Take Me as I am
In a house in an Australian city, a man lay dying. Not long before, he had been strong and vigorous, an excellent hand at his trade, and popular among his companions. He had recently been married, and life had seemed to open before him with brightest promise. But these favorable circumstances, instead of inducing a thankful recognition of the goodness of God, only caused a feeling of pride and independence. Unconscious of any need of God, and well satisfied with himself and his good character, he lived a godless life.
The man who begins by forgetting God may at length openly deny Him; and so it came to pass that this young man, like many others, fell as an easy prey to the craft of one of Satan’s ministers, to ridicule the Bible, to scoff at Christians as weak and credulous, and to talk with great swelling words about the rights of man.
But God broke in upon his peace and prosperity. He took away his vigorous health, and laid him on a sickbed, with the gracious design of teaching him his weakness and need. Not at once, however, was this blessed result reached, for his nature was impatient and rebellious.
Messages of mercy were carried to him by friends who loved him, and knew the danger of his position, but he refused to listen.
Such is man by nature! He hears of the value of his soul, the tender love of Christ, the awful reality of judgment to come, the glories of Heaven, the wrath of God; but none of these things move him. He may be thrilled by a fiction or melted by a drama, but of the truth of God he says, “What a weariness it is!” Even so this dying man closed ear and heart against the message of salvation.
How wonderful is the long-suffering of God! He could wait, but His purpose of mercy was not to be frustrated. If the sick man’s ear seemed closed against the Word when spoken, it was to be quietly opened by the voice of a sweet song.
During the weary hours, his wife waited upon him with all the attention and solicitude that true affection could prompt. Although not a Christian, she had no sympathy with the direction her husband had taken. Like many others, if asked, she would have said she desired to be saved; but as yet, her salvation did not extend beyond the use of certain expressions, and a regard for external forms. She had a tuneful voice, and often, when about the household work, would find relief from her burden of cares in singing the simple hymns she had learned. At such times, her husband liked to listen; but it was the pleasing music, and not the sentiment, that he cared for.
The tune of the hymn called, “Take Me As I Am” was a special favorite of his. As he lay on his weary pillow, the sweet refrain would often recur to him; and at length, unconsciously, he began to dwell upon the words and their meaning. He soon found out that, simple as they were, they spoke of something he had not understood.
He considered himself clever in argument, but here was something that could not be argued against until it had been tested by experience. If he had never come to Christ as a sinner, how could he honestly deny the truth of that Scripture, familiar enough, but still a dead letter to him, “Him that cometh to Me I will in no wise cast out.” John 6:37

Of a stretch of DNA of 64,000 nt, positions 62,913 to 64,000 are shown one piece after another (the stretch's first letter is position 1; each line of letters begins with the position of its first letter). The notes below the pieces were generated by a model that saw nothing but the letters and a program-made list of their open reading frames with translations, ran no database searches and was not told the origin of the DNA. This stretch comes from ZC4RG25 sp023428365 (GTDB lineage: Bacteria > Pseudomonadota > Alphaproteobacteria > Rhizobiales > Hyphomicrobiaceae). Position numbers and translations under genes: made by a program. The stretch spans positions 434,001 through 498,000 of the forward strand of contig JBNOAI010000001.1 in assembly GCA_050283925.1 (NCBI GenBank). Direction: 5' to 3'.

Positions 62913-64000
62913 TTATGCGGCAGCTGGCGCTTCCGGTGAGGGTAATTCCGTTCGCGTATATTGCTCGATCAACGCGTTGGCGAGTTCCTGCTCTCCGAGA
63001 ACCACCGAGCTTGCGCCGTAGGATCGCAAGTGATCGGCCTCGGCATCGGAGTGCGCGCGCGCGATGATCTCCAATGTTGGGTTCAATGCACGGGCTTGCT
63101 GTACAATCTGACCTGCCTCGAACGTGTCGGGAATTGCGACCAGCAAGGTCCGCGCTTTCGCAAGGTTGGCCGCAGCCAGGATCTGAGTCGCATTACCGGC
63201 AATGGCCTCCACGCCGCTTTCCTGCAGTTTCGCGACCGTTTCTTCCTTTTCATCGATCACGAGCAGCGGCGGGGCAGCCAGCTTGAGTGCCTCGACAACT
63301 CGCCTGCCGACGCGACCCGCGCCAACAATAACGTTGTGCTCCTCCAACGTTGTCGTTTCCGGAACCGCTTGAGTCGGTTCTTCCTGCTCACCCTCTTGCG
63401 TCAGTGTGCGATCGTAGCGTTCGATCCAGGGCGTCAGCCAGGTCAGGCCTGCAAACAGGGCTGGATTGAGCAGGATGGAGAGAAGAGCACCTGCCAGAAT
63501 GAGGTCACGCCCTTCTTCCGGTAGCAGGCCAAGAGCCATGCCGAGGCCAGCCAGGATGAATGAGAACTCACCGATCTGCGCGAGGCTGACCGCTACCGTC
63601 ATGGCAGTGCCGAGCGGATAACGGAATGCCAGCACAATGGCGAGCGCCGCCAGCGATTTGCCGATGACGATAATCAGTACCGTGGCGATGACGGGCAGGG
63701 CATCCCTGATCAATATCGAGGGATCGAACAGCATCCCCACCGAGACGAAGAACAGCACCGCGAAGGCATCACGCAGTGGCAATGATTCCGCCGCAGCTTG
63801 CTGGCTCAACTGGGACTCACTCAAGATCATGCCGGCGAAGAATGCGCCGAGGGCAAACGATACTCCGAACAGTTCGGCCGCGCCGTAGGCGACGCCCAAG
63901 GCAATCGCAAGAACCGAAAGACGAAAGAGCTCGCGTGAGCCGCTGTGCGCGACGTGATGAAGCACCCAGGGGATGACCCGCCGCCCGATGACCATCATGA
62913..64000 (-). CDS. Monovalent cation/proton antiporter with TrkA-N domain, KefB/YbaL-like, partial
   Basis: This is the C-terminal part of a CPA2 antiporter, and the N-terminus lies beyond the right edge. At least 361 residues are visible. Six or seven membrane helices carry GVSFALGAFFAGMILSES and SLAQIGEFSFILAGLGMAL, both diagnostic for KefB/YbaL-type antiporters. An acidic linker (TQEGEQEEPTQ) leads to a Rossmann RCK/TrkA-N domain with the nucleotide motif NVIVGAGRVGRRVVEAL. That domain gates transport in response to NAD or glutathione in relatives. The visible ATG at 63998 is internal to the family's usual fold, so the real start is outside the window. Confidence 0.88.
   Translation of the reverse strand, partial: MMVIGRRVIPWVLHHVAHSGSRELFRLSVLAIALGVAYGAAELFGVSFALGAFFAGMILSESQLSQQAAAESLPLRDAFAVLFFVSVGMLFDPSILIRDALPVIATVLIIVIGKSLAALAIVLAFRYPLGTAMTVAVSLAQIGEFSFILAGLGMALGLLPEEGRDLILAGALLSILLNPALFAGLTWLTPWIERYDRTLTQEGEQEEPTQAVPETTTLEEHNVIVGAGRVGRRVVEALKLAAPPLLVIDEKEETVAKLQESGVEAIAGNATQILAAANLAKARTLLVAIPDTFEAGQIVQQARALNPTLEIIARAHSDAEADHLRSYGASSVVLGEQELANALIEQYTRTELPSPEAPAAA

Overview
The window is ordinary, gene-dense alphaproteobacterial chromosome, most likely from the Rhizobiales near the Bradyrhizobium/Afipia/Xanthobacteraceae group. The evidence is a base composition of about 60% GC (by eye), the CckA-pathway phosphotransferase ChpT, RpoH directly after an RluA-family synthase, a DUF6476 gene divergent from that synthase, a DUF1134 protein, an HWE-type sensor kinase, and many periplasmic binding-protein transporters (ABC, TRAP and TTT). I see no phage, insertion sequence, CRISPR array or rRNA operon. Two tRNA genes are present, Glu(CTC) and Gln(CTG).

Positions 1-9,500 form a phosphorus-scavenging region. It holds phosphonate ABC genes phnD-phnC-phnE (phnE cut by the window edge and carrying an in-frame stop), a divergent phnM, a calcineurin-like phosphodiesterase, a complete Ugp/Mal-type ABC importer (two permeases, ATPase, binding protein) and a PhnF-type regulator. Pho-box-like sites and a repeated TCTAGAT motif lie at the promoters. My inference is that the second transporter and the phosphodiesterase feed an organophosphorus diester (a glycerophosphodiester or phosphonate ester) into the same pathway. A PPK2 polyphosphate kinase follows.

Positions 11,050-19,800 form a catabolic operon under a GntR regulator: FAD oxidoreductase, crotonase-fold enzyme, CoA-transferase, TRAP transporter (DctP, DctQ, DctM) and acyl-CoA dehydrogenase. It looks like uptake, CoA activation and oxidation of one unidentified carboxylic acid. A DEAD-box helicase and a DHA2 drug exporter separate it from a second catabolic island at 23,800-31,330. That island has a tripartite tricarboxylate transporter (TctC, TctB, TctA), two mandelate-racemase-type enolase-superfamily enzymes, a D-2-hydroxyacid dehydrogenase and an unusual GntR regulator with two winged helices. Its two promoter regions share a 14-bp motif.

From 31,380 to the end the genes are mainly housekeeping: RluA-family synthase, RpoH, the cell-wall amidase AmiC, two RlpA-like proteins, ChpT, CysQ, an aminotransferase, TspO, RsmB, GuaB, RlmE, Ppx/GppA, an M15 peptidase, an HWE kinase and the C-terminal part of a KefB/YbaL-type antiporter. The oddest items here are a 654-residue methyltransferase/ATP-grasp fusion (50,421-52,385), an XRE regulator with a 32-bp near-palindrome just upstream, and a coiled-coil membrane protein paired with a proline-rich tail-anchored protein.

And then, again, conscience told him he was a sinner. All his clever sophistries could not dispose of that fact; and the more he thought of it, the more he felt he would like to know by experience whether Christ indeed received sinners; for, once this fact was proved, there was an end to all argument, to doubt, and to scepticism forever. If, moreover, this fact was not determined, his infidelity was based on ignorance, and how awful the consequences might be!
Thus the Spirit of God was gradually pulling down the strongholds, and preparing the way for the entrance of the Son of God into this poor sinner’s heart.
One day, he called his wife to his bedside. “Sing, ‘Take Me As I Am’,” he asked.
As she did so, he seemed to listen with more than mere admiration, for he heard the voice of God speaking to his soul, and when she came to the words,— “And this my plea, Christ died for me, Oh, take me as I am,” the proud man turned his face, and sobbed like a little child. “Will He really take me as I am? Will He receive one who has so often spoken against Him, and lived all his life in hatred and opposition to Him?”
The very words of the hymn were an encouragement, and Scripture assurances were plain. The moment when this poor sinner was to know their truth in his own heart had now come. (John 7:17).
“Then, Jesus, take me as I am!” he responded; and in self-abandoning trust he cast himself upon the Saviour of sinners, and then and there found sweet peace and rest.
His independence and self-sufficiency were completely broken down, and his pride laid in the dust. Self, with its arrogant importance retreated more and more as Christ came into view; and during the few short days he was permitted to remain in this world, the once bold scoffer delighted to tell of the grace and excellence of the Saviour he had found.
“But if we walk in the light, as He is in the light, we have fellowship one with another, and the blood of Jesus Christ His Son cleanseth us from all sin.
If we say that we have no sin, we deceive ourselves, and the truth is not in us.
If we confess our sins, He is faithful and just to forgive us our sins, and to cleanse us from all unrighteousness.
If we say that we have not sinned, we make Him a liar, and His Word is not in us.” I John 1:7-10